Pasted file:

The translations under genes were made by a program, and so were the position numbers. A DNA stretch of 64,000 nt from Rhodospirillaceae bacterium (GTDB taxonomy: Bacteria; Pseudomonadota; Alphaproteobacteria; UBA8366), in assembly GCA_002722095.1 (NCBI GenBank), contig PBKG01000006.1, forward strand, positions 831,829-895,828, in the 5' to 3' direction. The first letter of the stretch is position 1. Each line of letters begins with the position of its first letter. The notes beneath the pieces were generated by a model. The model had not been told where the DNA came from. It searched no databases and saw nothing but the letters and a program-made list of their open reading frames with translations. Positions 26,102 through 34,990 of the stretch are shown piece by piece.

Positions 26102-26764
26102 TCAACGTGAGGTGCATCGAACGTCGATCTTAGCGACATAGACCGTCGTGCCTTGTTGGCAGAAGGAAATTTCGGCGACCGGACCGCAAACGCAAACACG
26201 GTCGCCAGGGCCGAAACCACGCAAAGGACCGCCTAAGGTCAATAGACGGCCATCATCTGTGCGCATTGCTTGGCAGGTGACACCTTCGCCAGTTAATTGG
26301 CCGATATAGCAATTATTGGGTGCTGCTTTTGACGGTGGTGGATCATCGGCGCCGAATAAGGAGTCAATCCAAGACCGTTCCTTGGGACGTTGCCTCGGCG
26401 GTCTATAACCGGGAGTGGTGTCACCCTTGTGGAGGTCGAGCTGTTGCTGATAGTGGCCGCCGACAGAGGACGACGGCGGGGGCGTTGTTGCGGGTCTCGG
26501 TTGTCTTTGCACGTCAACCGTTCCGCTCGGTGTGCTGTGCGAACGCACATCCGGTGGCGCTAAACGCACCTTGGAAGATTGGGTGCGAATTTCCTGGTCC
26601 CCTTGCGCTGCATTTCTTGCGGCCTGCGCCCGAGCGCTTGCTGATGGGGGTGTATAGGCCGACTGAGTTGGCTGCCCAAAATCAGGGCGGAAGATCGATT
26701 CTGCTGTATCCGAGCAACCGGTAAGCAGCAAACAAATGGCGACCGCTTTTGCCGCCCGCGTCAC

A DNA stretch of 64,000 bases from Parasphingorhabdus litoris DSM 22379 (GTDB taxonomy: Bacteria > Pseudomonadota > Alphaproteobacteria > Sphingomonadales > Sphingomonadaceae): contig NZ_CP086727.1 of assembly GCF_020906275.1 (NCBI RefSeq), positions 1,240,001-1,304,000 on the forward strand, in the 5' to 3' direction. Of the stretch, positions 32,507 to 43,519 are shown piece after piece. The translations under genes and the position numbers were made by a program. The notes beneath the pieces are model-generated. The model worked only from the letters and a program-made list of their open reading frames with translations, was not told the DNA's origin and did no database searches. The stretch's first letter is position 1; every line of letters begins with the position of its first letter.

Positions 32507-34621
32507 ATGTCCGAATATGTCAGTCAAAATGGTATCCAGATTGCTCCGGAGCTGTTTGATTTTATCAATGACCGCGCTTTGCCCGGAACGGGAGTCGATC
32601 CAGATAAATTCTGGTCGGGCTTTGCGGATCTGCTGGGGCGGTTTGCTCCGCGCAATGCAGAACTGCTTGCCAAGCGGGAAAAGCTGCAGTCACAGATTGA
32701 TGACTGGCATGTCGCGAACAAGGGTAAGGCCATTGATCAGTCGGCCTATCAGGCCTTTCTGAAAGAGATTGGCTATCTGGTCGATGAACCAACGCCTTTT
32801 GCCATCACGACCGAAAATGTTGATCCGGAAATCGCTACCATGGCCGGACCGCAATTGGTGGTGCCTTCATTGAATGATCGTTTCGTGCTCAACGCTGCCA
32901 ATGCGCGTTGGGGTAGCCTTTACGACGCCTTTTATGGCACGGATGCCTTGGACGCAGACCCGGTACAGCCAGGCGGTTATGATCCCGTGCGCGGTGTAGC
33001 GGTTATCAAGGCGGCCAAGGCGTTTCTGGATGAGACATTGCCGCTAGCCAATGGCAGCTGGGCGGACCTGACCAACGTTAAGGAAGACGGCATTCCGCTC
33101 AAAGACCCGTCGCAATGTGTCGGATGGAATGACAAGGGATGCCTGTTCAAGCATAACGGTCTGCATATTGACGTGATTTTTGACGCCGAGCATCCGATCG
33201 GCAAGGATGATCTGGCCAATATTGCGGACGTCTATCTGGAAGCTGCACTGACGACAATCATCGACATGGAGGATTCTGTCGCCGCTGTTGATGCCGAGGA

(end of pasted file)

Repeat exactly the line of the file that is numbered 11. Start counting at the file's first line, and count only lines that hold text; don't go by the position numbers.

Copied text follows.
Positions 32507-34621